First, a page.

Before this year, Three Notch used locally grown flowers when it was convenient. I liked the idea of local flowers and their benefits, but I will be totally honest -- I did not make it a priority. No more. In March I faced the reality that without events, the future of our local flower farms was not certain, and I realized just how important to me it was to have a local flower industry. Buying local flowers is no longer a choice of convenience. When possible, Three Notch will only use local flowers going forward. It's not easy to make this change. The availability of flowers changes on a dime. A storm or a frost can and has wiped out an order. And instead of placing an order in advance with 1 wholesaler, I need to compare availability lists of half a dozen different farms every week. But this extra effort on my part creates local agriculture jobs that pay a living wage and supports an industry that is a careful steward of the land. If building a healthy community and environment is important to me, this is a necessary change.


In March, I started delivering bouquets of locally grown flowers and switched to using only locally grown flowers for the few small weddings Three Notch was fortunate to be a part of. And even in this incredibly difficult year, your trust in our work and your support of these efforts still brought $12,500 to our local farms. Thank you!!!


Making a Floral Community for Everyone, Not Just the Privileged


The other necessary change is to make this industry accessible to everyone. The conversation about systemic racism started by the Black Lives Matter movement and continued by so many thoughtful and caring individuals in my life opened my eyes to a privilege I had long overlooked. So many floral businesses, including Three Notch, are able to start and continue because there is someone else behind the scenes paying the bills. And as business owners, we perpetuate this exclusive club by hiring freelance workers, who don't get dependable hours and pay.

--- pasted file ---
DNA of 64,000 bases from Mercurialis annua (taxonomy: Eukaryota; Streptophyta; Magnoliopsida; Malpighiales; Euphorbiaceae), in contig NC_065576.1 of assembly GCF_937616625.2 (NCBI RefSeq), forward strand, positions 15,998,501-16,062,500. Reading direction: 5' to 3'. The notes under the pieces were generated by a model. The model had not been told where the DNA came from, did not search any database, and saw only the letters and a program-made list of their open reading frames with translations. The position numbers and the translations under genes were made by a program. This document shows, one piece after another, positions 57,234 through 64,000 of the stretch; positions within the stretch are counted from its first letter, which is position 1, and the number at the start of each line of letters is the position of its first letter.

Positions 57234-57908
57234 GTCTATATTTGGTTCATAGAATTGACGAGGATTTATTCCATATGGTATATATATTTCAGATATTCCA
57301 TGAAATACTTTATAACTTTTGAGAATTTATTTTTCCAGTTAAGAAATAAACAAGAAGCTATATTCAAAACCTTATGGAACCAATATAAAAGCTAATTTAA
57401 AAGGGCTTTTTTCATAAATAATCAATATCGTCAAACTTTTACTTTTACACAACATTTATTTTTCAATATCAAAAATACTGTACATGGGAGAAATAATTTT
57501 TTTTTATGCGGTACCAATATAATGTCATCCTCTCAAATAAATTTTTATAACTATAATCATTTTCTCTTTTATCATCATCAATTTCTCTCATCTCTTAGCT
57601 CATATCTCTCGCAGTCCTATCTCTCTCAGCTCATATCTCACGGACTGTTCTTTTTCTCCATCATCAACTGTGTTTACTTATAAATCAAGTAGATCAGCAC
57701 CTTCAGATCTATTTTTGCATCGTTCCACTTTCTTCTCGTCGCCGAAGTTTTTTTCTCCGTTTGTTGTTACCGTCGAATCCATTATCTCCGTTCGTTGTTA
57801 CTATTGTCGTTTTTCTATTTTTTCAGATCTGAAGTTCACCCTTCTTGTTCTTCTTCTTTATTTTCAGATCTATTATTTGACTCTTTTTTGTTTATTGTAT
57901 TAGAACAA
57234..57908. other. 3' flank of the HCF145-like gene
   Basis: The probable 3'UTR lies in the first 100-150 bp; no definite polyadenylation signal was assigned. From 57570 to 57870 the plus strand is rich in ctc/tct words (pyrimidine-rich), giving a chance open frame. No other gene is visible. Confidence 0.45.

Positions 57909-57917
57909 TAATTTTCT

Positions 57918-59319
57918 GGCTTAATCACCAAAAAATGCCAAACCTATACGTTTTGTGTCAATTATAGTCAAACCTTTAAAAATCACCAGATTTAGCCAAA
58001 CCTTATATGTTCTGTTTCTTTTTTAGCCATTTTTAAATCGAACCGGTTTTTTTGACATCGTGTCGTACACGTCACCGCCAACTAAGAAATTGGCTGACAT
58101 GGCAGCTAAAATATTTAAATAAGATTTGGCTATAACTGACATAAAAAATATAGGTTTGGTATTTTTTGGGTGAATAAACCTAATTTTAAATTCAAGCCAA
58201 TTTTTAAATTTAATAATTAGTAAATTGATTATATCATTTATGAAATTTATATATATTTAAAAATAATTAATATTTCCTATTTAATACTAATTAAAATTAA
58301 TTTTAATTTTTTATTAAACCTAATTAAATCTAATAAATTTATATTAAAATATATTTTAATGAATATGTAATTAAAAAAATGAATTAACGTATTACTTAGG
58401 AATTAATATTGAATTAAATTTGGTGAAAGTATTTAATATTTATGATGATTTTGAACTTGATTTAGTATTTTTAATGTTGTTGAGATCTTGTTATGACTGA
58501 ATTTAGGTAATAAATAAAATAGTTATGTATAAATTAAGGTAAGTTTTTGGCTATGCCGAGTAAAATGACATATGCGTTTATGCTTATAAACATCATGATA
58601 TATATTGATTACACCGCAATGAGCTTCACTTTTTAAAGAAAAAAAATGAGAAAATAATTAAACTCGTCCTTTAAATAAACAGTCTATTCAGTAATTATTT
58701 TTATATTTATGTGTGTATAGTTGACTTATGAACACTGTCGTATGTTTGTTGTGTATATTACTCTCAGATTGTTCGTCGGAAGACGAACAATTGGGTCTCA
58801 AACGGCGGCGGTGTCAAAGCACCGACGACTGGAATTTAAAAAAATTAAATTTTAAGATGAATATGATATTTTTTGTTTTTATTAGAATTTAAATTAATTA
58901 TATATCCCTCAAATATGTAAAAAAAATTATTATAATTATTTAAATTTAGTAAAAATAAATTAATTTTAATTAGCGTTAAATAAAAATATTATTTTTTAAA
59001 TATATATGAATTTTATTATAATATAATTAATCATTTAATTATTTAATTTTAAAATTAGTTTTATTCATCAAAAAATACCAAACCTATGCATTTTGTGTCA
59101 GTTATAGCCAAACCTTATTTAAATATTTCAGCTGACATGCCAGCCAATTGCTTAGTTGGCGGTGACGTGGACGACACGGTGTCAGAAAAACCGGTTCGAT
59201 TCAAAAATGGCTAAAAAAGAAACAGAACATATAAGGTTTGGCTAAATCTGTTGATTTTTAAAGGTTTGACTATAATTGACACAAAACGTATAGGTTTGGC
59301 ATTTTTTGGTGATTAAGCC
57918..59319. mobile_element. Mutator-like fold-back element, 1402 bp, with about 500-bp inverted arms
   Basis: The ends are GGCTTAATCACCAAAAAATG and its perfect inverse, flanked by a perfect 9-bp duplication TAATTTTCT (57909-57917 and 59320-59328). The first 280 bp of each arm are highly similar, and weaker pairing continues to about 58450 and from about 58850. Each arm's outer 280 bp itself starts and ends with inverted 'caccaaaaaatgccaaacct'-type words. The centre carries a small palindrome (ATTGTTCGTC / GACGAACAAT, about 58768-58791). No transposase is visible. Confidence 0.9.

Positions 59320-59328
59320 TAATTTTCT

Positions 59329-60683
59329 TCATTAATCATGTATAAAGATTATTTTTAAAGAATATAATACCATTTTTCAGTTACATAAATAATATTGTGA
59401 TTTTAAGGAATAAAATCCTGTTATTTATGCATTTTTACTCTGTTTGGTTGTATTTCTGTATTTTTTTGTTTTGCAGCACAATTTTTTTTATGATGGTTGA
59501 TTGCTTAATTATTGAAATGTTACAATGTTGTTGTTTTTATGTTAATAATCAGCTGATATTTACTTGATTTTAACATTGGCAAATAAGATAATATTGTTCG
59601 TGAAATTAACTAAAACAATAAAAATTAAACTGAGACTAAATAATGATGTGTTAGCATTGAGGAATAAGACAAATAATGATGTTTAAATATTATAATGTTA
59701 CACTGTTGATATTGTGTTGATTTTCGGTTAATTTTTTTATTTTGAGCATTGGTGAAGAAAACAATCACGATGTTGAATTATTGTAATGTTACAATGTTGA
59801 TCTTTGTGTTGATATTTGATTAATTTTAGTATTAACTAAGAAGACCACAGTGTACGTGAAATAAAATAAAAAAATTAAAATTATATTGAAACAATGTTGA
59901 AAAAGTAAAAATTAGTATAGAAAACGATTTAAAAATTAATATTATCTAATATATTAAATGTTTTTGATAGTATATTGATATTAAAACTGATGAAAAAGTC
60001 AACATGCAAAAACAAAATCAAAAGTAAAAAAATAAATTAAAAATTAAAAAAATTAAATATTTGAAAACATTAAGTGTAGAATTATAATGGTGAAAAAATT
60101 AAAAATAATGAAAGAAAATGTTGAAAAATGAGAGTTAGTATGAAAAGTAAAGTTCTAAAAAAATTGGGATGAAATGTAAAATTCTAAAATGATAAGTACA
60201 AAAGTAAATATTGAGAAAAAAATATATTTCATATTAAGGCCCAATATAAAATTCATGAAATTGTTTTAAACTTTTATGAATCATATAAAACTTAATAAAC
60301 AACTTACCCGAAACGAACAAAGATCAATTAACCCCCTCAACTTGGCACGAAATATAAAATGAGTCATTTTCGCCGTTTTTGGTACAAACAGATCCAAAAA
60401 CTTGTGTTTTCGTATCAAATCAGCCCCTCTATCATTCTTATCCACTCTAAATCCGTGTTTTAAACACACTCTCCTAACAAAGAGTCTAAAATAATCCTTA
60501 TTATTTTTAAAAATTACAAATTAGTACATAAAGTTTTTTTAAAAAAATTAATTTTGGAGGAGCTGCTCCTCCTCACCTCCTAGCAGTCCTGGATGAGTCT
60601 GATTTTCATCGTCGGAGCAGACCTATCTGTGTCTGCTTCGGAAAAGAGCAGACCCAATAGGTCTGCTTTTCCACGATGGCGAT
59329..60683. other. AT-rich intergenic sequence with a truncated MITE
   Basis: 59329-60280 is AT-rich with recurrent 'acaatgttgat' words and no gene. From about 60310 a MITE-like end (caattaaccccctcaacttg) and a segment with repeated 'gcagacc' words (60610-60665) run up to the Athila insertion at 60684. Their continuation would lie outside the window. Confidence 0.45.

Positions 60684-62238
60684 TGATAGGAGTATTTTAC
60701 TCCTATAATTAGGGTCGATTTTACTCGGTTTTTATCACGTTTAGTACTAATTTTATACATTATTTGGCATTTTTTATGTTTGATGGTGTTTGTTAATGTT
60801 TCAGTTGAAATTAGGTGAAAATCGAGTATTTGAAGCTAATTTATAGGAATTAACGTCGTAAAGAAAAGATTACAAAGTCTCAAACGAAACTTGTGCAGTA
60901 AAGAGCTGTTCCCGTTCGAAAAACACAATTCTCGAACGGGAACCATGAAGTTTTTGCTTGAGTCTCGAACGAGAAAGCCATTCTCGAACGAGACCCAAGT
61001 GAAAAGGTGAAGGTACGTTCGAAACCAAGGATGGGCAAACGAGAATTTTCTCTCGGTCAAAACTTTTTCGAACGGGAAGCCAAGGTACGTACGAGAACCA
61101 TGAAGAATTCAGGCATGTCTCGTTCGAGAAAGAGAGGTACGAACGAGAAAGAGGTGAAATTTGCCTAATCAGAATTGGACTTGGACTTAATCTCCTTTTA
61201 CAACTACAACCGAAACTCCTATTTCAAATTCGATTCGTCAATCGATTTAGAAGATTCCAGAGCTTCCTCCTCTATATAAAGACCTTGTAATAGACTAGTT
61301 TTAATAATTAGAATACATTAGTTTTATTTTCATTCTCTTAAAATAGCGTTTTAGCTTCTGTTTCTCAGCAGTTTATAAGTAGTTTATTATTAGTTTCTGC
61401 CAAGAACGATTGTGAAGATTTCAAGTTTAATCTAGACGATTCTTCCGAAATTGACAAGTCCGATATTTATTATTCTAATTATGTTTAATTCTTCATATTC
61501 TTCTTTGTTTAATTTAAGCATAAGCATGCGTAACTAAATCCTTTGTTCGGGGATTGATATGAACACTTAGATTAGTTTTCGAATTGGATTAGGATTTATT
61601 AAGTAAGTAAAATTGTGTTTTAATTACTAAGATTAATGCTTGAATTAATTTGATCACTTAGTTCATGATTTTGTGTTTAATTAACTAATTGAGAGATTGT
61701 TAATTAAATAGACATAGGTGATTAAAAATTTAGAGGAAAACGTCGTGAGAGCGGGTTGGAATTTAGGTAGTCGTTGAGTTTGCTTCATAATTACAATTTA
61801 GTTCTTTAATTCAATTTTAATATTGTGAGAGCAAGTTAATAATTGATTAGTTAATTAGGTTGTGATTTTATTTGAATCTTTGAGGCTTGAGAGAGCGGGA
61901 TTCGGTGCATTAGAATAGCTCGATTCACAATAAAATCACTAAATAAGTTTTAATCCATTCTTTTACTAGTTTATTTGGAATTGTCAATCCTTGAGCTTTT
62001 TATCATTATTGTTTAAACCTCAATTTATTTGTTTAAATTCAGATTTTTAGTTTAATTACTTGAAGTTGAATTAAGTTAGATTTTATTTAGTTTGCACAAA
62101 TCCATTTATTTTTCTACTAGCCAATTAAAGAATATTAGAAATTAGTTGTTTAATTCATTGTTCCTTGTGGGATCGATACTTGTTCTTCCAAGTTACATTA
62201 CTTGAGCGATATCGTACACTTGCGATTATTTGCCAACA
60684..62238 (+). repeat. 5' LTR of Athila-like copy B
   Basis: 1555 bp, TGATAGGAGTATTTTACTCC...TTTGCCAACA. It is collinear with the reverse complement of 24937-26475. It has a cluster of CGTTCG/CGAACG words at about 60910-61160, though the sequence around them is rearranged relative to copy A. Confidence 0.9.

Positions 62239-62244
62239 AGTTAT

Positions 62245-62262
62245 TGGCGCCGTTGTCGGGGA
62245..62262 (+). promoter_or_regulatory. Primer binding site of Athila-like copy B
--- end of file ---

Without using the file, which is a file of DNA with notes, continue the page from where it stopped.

In many cases, to be an event florist, you need to have a flexible schedule and some other way to pay the bills. If a person needs regular income for rent or their mortgage every month, if a person needs a set schedule because of childcare or other personal obligations, if a person needs their job to provide healthcare, the floral world is an unwelcoming place.


This year has opened my eyes to the role privilege plays in my career, and I am determined to do my part to remove this barrier and create opportunity at Three Notch. It is my goal to move away from relying on only freelancers, and I will create a part time position at Three Notch in 2021 that I hope becomes full time by 2022. I know that one position will not fix this problem, but it is a beginning that makes me hopeful for a larger change to the entire industry.


Thank You


What a long email! Apologies if you were expecting this to be a short paragraph of well wishes for the new year! But I wanted to take the time to explain how this year has changed Three Notch, and thank you for your role in this change. You expressed your support of our local farms, you sent me notes about the importance of our community, you talked with me about difficult issues, you posted your own information and thoughts that challenged my preconceptions. It is very true that the small events and the bouquet deliveries saved this year from being a complete loss financially. But it is even more true that you helped me grow and have made this company better for it.


We're not out of this pandemic yet, but I am hopeful that we will emerge better than we entered. I know Three Notch will. And my deepest wish is that you will as well. I hope that 2021 brings us health, friendship, family, and a better version of ourselves.


Happy New Year,